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Jewish Commentators — Their Lives and Works


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Hebrew Name(s): רב אשי
Other Names: Rav Ashi, Rabbi Ashi
Period: Amoraim — 5th Century
Location: Sura, Babylonia
Dates: 352–427 CE

A Babylonian Sixth Generation Amora between the 4th and 5th Century, Ashi was known to come from an old and wealthy family and to be a precocious child. He became principal of the Sura academy at the age of twenty.
Ashi, known as Rav Ashi  and Rabbi Ashi, was a celebrated scholar who re-established the academy at Sura which had been closed following the death of R. Ḥisda in 309 CE. Under his leadership the academy flourished and regained its old importance. It was said of him that since the days of Rabbi Judah haNasi, "learning and social distinction were never so united in one person as in Ashi."
According to a tradition preserved in the academies, Rav Ashi was born in the same year that Raba (Abba ben Joseph ben Ḥama), the great teacher of Mahuza, died, and he was the first teacher of any importance in the Babylonian colleges after Raba's death. Simai, Ashi's father, was a rich and learned man, a student of the college of Naresh near Sura, which was directed by Rav Papa, Raba's disciple. Ashi's teacher was Kahana, a member of the same college, who later became president of the academy at Pumbedita.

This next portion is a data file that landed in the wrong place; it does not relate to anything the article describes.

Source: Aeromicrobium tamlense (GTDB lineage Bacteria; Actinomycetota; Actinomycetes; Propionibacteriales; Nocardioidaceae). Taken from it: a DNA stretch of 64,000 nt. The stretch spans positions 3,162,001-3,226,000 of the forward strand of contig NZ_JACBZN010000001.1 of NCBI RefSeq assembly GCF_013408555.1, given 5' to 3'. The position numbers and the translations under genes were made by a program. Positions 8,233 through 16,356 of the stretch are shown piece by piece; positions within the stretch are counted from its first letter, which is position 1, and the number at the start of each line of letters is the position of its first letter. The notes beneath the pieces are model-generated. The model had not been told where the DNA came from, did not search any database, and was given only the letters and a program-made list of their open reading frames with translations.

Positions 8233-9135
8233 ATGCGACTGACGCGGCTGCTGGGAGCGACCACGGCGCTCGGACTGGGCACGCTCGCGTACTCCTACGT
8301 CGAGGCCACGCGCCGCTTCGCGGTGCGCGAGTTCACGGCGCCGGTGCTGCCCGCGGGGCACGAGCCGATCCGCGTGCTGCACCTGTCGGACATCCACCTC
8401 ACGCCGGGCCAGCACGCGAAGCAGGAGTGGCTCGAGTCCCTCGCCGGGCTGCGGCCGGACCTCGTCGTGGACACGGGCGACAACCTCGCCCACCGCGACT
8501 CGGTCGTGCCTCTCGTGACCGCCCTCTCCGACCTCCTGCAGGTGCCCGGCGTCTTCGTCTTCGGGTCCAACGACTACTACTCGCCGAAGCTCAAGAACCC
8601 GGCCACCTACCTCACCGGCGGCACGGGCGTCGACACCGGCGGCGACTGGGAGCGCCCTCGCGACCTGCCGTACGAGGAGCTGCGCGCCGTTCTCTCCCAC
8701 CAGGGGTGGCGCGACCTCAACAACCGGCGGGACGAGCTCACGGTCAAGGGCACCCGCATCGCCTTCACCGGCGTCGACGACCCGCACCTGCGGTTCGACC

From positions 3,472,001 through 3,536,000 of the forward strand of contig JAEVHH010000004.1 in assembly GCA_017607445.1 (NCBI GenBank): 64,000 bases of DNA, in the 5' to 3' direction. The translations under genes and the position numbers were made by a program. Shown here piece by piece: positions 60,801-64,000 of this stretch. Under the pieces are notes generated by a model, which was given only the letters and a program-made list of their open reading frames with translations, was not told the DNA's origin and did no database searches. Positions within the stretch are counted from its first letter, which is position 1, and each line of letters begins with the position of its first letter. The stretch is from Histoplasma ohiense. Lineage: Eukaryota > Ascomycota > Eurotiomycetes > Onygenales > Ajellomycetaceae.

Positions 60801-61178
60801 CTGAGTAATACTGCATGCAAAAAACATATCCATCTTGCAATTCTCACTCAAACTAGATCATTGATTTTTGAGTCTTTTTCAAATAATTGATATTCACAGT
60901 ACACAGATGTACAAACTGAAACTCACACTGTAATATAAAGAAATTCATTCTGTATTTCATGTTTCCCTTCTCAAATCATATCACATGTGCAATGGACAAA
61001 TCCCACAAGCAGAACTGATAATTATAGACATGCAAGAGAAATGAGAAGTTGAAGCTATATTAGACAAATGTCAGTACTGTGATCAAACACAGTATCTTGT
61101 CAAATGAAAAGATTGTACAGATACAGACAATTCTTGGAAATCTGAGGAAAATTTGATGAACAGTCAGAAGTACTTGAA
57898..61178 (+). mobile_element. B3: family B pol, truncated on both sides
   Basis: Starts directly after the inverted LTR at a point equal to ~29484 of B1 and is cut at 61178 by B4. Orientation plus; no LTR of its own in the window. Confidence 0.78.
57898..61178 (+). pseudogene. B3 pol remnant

R. Ashi was first editor of the Babylonian Talmud. R. Ashi made it the labor of his life, which he undertook with his disciples and collected scholars, to collect under the name of Gemara, those explanations of the Mishnah that had been handed down in the Babylonian academies since the days of Rav, together with all the discussions connected with them, and all the halakhic and haggadic material treated in the schools. The schools of Nehardea and Pumbedita, which held Ashi and the academy at Sura in high esteem assisted in the undertaking. The work begun by R. Ashi continued after his death and was completed by Rabina (d. 499 CE). It was stated by Saboraim, who added slight additions to Rabina's work, that "Ashi and Rabina are the last representatives of independent decision (hora'ah)" acknowledging that their work on the Talmud was to have the same importance to coming generations as the Mishnah had had for the Amoraim.
R. Ashi married Rami b. Ḥama's daughter (Beẓah 29b) and his son Tabyomi was a recognized scholar always referred to as Mar (Master), the son of Rab. Ashi. In 455 CE, twenty eight years after his father's death he became head of the school in Sura which, following the prominence it gained during the time of R. Ashi, remained the intellectual center for Babylonian Jews for two centuries until the beginning of the Goanic period when the school of Pumbedita became a rival.


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